View Full Version : pastel mat question
04-06-2010, 06:50 PM
Can I wash off a failed painting from pastel mat like I can on wallis?
04-06-2010, 08:29 PM
I have a feeling I read somewhere it is not as robust as Wallis, having said that...I would try brushing off the pastel- as much as possible and if it's not enough maybe add a bit of water or rubbing alcohol and make it the underpainting of your next painting...but hold on...there may well be someone who has used it more than me, to give you a different solution!
04-06-2010, 10:23 PM
I have found that it leaves much more of a ghost of the previous picture than Wallis does. But still workable.
04-07-2010, 09:59 AM
Welcome suruchi! My experience agrees with Carol's: Pastelmat washes up fine but leaves a ghost image.
I "scrubbed the surface with a brush under running water. Then I put them in front of a fan to dry. Result: no buckling, no de-lamination of the surface. They had a significant 'ghost image' but otherwise seemed as good as new, the tooth clean and ready to go." From my review, here (http://jan777.blogspot.com/2009/10/examined-pastemat-paper.html).
Hope this helps.
04-07-2010, 12:28 PM
Jan, Carol and Deirdre,
Thanks so much!!!! I did the wash and it is drying right now. I'm so excited! Makes Pastelmat much more economical. :clap:
So now here's my main concern. I'm open to any and all comments and suggestions from anyone who cares to jump in and help. I have just taken up pastels recently after being away from art for a while. I had a business that I recently sold and now have the time to paint and draw to my heart's content, wholeheartedly supported by my husband. He's the best!!! I also have a spare bedroom that is entirely mine for use as a studio. However, I am so frustrated with my progress. I just seem to waste paper and not have many things turn out good at all. (Hence needing to wash off Pastelmat and Wallis.) I am going to attach some photos here so that you can see that I do have some talent and experience. One is a colored pencil of my son's childhood boots (blurry shot), one is a watercolor of a steer scull, one is a pastel of my grandaughter (the only pastel I have done that I think is Ok and was my first pastel portrait) and one is my son's lower leg and boot in carbon pencil on Bristol. I took a few classes here from a man who does pastels but mostly oils. I think he is really good but I felt that I needed time to just work at my own pace and practice, practice, practice.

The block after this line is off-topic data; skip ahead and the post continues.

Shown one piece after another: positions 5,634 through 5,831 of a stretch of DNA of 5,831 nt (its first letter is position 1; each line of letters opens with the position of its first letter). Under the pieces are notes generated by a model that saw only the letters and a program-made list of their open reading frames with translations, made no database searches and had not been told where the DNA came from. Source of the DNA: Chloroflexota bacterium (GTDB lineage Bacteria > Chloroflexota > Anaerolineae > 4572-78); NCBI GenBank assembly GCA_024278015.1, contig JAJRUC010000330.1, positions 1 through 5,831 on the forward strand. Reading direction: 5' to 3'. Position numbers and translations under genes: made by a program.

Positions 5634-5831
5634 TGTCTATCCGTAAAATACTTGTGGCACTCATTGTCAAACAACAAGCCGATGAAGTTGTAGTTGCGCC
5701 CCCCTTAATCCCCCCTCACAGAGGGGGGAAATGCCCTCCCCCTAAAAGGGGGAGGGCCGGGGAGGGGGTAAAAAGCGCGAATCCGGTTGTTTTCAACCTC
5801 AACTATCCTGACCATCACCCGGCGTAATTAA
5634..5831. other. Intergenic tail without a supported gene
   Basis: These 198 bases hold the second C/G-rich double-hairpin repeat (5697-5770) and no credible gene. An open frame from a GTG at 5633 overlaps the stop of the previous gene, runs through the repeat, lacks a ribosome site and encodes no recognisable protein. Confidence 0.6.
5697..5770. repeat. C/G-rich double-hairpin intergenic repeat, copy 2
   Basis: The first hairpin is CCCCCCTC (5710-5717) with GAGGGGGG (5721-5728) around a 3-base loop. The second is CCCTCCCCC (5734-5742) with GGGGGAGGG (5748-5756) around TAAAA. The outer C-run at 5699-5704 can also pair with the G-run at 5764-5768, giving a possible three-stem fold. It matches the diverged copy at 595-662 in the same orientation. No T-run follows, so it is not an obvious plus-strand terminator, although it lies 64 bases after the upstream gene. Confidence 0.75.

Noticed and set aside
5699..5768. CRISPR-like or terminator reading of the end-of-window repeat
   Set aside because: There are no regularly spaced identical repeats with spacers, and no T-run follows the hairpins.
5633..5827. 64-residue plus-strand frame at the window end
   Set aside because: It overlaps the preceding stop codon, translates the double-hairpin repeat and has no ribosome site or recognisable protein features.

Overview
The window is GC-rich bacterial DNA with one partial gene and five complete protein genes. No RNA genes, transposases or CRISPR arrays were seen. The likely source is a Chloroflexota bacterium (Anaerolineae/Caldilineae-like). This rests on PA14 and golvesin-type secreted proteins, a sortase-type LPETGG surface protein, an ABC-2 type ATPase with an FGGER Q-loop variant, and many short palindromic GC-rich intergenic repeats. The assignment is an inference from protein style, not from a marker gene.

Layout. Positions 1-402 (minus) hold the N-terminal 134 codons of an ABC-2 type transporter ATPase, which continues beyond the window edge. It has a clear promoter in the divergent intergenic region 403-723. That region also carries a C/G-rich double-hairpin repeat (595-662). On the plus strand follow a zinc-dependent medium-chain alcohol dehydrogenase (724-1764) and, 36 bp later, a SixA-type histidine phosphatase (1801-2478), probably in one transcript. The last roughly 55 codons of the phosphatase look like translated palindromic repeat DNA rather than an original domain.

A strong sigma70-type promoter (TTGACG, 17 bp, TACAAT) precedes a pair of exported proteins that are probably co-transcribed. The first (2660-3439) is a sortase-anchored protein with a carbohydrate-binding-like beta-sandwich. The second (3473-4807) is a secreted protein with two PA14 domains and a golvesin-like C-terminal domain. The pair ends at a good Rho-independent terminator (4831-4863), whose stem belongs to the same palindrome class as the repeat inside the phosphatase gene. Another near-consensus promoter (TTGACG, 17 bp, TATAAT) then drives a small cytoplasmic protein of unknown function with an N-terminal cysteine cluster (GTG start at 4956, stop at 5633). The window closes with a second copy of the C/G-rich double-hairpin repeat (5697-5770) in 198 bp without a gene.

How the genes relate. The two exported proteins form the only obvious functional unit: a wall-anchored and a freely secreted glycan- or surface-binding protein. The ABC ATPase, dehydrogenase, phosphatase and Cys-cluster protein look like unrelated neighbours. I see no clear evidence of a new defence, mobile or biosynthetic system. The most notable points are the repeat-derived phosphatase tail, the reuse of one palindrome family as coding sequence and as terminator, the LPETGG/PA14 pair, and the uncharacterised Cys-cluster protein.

I have subscribed to Artists Network TV in the last couple weeks and I am really trying to view videos and study daily. I'm am also on Wet Canvas daily reading, looking at the gallery and viewing things in the learning center. I even have Wet Canvas on my iphone so I can see it anytime I have a few minutes and am away from the house. I also just subscribed to Pastel Journal and ordered Maggie Prices's book "Painting with Pastels" which I can hardly wait to get. I have a full set of Nupastels, a large set of Derwent pastel pencils, a set of thirty Rembrandts, and just ordered some Mount Visions from Dakota. (Maybe I need a 12 step program for "Art Supply Addiction". LOL!!!!!) Anyway, I'm sure many of you had the same feelings when you were starting out. What did you do and what do you think I should focus on in order to start moving forward. Sorry this is so long. Thanks so much in advance for any help or encouragement.
04-07-2010, 01:19 PM
My advice would be...relax...and have fun! From what you have shown us, you have a lot of ability, and quite frankly, your one pastel portrait is excellent! It looks like a portrait done after years of experience!
You obviously have experience in other media, so you probably have a good foundation of general art knowledge. So now it is probably just a question of practicing and getting familiar with the pastels, the papers, and the technical process of applying them. So play! Don't worry about creating finished pieces right away. Just experiment, and who knows, a finished piece might result anyway!